Anaplasmosis in Dogs

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You’ve probably heard of Lyme disease. If you live in an area where Lyme is prevalent, your dog may even have gotten the Lyme vaccine. What you might not be aware of is that Lyme is not the only tick-borne disease that can affect dogs.

Anaplasmosis is another tick-borne disease that can have serious consequences for your canines.

 

What is Anaplasmosis?

Anaplasmosis is a tick-borne disease, which means it is transmitted by ticks infected with the bacteria A. phagocytophilum or A. platys.

The deer tick and the western black-legged tick carry anaplasmosis phagocytophilum, while the brown dog tick transmits the lesser form of anaplasmosis, caused by Anaplasma platys bacteria.

Both strains of anaplasmosis are in the same order as some of the other tick-borne diseases you might be familiar with, such as Ehrlichia, Cowdria, and Wolbachia, and they present with many of the same symptoms as Lyme disease.

 

How Do Dogs Get Anaplasmosis?

Dogs get infected with anaplasmosis after coming into contact with infected ticks. However, this infection does not happen immediately. Veterinarians suspect that it takes 24 hours or more for an attached and feeding tick to transmit the disease, which is good news for dogs on effective preventatives.

 

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Most tick preventatives kill ticks in 24 hours or less, which means your dog is protected from tick-borne diseases. Of course, preventatives are not 100 percent effective, and even dogs regularly on tick preventatives can contract a disease such as anaplasmosis.

 

What Are the Symptoms of Anaplasmosis in Dogs?

The common symptoms of A. phagocytophilum are lameness , fever, joint pain, loss of appetite, and lethargy. These symptoms typically last from one-to-seven days, but some dogs may only have minor symptoms, while others may also present with symptoms such as vomiting, diarrhea, difficulty breathing, and coughing.

A. platys, on the other hand, causes thrombocytopenia. This condition causes a periodic decrease in platelets, which are the blood cells that help with clotting, and can also result in nosebleeds, bruising, and bleeding, although the disease is often mild.

Many of these symptoms are similar to the symptoms of Lyme disease in dogs. To make things more complicated, anaplasmosis and Lyme are often found in the same geographic areas, and since they are transmitted by the same species of ticks, simultaneous infection of both Lyme and anaplasmosis can occur.

 

How Is Anaplasmosis Diagnosed?

There are several diagnostic tests that can diagnose anaplasmosis in dogs. Your veterinarian will determine the test that he feels is best suited for your dog’s condition and area. Some of the available tests include enzyme-linked immunosorbent assay (ELISA), indirect fluorescent antibody (IFA), and polymerase chain reaction (PCR) tests, and in some cases the bacterial organism can even be seen under a microscope.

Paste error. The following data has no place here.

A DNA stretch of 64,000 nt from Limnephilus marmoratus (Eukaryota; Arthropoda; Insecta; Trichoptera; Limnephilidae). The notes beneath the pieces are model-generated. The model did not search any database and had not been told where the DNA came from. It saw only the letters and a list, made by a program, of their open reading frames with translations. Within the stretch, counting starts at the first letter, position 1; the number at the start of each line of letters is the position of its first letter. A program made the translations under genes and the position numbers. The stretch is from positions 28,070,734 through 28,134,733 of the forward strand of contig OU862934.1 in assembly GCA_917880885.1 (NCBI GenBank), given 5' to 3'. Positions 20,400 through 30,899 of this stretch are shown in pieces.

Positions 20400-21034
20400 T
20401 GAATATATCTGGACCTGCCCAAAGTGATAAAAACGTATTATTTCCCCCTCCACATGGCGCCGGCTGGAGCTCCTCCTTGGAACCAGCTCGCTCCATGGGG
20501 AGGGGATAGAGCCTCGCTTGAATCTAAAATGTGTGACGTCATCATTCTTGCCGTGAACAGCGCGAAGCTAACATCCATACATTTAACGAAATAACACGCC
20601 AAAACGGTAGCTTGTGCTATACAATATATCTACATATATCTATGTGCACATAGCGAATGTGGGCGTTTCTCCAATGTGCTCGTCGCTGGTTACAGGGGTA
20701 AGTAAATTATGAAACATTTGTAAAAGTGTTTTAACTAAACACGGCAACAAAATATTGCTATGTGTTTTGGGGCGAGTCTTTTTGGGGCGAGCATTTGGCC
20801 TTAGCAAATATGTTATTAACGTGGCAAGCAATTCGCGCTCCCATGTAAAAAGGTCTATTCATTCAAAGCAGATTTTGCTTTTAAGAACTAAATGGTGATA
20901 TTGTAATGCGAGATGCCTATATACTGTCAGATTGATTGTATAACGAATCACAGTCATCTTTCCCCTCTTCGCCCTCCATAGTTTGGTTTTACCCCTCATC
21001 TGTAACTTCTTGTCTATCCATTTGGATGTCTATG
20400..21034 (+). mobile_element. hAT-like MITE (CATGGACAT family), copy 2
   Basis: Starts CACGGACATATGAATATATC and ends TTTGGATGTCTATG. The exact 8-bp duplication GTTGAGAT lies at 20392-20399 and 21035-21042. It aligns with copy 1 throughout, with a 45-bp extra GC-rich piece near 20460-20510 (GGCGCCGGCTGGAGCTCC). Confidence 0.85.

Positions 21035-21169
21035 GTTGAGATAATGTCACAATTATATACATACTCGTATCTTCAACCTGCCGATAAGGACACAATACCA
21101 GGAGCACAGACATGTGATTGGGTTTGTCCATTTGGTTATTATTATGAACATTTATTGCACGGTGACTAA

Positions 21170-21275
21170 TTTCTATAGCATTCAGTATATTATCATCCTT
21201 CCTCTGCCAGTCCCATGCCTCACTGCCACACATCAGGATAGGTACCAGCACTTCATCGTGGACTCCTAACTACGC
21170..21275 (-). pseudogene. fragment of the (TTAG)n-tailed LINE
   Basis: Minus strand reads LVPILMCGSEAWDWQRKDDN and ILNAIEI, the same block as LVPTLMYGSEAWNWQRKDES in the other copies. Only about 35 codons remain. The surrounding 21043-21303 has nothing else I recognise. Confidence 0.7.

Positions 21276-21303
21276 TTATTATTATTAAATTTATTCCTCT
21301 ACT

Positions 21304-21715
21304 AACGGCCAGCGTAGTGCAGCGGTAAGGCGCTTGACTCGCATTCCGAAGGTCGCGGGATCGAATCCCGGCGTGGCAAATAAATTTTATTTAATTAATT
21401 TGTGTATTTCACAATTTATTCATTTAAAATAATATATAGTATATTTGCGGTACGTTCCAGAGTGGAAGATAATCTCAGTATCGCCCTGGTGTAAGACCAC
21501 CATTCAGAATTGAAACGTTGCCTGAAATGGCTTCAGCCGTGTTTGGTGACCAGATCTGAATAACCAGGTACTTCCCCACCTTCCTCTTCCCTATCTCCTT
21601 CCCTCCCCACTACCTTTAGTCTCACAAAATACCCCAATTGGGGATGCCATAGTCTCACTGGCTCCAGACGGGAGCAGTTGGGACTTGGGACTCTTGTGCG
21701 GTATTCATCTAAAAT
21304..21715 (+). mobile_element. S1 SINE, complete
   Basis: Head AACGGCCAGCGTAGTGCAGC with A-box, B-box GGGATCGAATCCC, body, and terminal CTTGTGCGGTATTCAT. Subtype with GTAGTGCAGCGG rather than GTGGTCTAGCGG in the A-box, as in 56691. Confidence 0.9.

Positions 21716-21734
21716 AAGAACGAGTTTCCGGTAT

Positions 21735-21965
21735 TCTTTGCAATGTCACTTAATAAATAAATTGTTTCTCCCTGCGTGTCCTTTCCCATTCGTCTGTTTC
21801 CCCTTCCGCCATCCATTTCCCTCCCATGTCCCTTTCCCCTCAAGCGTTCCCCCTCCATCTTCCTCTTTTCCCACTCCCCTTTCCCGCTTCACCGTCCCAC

How Is Anaplasmosis Treated?

Anaplasmosis is treated with the same protocol as ehrlichiosis and Lyme disease. Your veterinarian may prescribe the antibiotic doxycycline for your dog, to get the infection under control, and you may begin to see signs of improvement in your dog’s symptoms in as little as 24-to-48 hours.

Antibiotics do not always clear the organism from the body. Your dog may continue to pop up positive on blood tests after he has returned to normal. However, veterinarians usually do not treat these dogs with a second round of antibiotics, and a positive blood test does not necessarily mean that your dog has an active infection. Dogs that live in areas with a high incidence of anaplasmosis or Lyme may even show up positive for anaplasmosis without showing any signs of an active infection.

 

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In general, the prognosis for dogs with anaplasmosis is good. Most dogs recover, however subclinical and chronic anaplasmosis infection in dogs is rare.

 

Can People Get Anaplasmosis?

Anaplasmosis is a zoonotic disease found in many parts of the world. It affects dogs, cats, livestock, wildlife, and people. It is highly unlikely that you will contract anaplasmosis from your dog directly, but your dog could be bringing ticks with the infection into your home, posing a risk to you and your family. If your dog is diagnosed with anaplasmosis, make sure you take precautionary measures to remove ticks from yourself, your family, and your pets to reduce the risk of infection.

 

Can You Prevent Anaplasmosis?

The best way to combat tick-borne diseases is prevention. Talk to your veterinarian about the best tick preventative for your area to make sure your dog is protected from tick-borne diseases.

Also, consider daily tick exam of your dog — especially if he's recently been in a field or in grassy endemic areas. The sooner a tick is located and removed, the lesser the chance of an infection.

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